One thing that has become obvious to me is that loop antennas offer significant noise reduction as compared to dipoles and other antennas. I'm not referring to a loop that you can rotate to null out specific sources of interference, but a loop that is fixed in orientation. I'm not sure exactly what is going on, but my current line of thinking is that the loop tends to reject relatively local sources of RF because they induce common mode currents in the antenna that get cancelled out.

I've compared the loop antennas (I have a 132 ft T2FD that doesn't tilt as much as it should, and a 635 ft sky loop antenna that is at various heights around the yard between roughly 15 and 40 feet) to dipoles cut for individual bands. The dipoles produce stronger signals, but the noise levels are also much higher. The signals from the loops are lower, but the signal to noise ratios are fat better. To the point where I've discontinued use of the dipoles. The sky loop generally outperforms the T2FD except at very high frequencies, say 20 MHz and up. It's to the point where I almost exclusively use the sky loop.

Now, a 635 ft loop is obviously not practical for the apartment dweller, but it does make me wonder whether loops in general are the way to go (Lex mentioned that his best compromise is a small loop). The next question is, can anything be done to further improve things?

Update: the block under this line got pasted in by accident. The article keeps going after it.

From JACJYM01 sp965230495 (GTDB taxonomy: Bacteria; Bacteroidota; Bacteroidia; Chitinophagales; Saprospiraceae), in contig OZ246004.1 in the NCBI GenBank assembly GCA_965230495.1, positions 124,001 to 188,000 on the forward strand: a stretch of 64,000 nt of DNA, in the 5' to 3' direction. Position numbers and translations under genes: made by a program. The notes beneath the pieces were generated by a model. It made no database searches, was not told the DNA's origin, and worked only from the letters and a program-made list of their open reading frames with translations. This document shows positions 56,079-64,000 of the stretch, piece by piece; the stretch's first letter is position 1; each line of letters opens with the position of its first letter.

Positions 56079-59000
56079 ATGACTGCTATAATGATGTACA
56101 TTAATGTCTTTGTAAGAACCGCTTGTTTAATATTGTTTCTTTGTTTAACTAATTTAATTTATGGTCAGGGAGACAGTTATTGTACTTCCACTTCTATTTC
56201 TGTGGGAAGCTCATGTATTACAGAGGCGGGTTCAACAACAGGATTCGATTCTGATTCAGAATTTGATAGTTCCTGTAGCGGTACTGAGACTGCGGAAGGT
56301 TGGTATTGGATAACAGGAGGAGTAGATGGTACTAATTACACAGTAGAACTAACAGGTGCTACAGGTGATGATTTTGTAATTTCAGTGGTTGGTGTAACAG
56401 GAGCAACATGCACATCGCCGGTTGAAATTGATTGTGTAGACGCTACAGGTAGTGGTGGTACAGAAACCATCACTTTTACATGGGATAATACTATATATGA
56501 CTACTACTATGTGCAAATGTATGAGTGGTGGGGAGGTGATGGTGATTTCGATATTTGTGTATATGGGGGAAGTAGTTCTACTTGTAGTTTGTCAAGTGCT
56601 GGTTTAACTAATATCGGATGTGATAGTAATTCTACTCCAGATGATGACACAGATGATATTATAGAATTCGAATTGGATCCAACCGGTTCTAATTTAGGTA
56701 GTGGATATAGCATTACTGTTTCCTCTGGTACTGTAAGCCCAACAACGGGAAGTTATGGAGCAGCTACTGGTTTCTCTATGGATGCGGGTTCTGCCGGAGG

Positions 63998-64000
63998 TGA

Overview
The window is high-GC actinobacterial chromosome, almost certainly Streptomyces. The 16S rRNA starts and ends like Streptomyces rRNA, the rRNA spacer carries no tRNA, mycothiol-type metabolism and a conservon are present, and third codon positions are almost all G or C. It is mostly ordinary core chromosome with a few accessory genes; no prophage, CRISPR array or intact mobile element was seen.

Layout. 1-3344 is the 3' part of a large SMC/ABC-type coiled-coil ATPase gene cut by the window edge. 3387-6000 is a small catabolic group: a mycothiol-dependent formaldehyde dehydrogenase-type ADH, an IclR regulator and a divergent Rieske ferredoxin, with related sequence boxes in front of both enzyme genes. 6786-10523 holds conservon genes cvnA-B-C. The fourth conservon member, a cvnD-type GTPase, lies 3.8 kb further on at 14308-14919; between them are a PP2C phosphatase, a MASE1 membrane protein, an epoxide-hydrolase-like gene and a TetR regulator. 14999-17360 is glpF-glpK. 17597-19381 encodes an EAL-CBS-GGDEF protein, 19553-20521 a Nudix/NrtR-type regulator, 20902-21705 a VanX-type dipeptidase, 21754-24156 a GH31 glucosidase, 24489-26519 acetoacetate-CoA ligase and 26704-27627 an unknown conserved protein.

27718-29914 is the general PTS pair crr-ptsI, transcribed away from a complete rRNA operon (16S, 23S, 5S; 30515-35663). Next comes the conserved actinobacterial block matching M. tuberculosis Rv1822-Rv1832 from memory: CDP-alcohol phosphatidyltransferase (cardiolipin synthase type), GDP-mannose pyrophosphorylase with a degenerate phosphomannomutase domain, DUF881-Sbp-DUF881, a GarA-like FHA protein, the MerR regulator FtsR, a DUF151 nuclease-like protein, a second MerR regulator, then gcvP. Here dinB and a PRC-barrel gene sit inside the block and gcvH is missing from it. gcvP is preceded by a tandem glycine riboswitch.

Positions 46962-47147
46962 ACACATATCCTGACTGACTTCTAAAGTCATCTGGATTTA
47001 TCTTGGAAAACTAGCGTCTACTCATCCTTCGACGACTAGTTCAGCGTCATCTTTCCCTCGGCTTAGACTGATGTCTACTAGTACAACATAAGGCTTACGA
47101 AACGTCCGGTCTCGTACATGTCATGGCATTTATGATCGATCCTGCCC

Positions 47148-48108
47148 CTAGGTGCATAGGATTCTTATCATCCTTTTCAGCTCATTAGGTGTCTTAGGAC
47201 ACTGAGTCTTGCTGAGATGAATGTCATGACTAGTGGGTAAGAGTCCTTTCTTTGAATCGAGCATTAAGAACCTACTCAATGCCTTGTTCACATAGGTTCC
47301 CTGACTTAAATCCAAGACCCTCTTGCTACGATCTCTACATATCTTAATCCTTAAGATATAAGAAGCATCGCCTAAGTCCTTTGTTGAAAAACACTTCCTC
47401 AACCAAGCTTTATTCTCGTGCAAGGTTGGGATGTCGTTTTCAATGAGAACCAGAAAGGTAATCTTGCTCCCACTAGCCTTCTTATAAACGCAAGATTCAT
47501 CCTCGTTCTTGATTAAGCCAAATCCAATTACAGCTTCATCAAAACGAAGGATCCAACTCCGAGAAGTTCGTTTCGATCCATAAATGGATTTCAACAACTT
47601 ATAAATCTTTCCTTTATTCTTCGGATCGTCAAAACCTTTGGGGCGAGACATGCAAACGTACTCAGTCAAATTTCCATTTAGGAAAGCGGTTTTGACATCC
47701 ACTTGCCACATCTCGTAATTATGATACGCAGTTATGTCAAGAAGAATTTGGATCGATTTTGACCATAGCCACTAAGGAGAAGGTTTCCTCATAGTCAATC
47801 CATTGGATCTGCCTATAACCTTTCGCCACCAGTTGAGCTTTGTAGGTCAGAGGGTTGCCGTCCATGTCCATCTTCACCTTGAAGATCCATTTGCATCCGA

I feed all of my loop antennas with a balun. I find significant noise reduction, vs just connecting the coax to the ends of the loop. This might be a good test to try.

Getting the loop outside might be the next step. Could it be run around the outside perimeter of a window, in a relatively unobtrusive way? (This might not work well if the building has aluminum siding)
Chris Smolinski
Westminster, MD
eQSLs appreciated! csmolinski@blackcatsystems.com
NRD 545 / netSDR / AFE822x / AirSpy HF+ / KiwiSDR / 670 ft horizontal loop / 500 ft northeast beverage / 58 ft T2FD / 300 ft south beverage / 43m / 20m / 10m  dipoles / Crossed Parallel Loop

Offline acl12

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Re: antenna for fm and sw dx eton g3
« Reply #7 on: January 10, 2012, 2011 UTC »
I will start experimenting with some of your suggestions. It's a shame that so many stations id like a chance to recieve are drowned out by China radio who operate on high kws and have many foreign transmitters. I'm saving up for an eton 750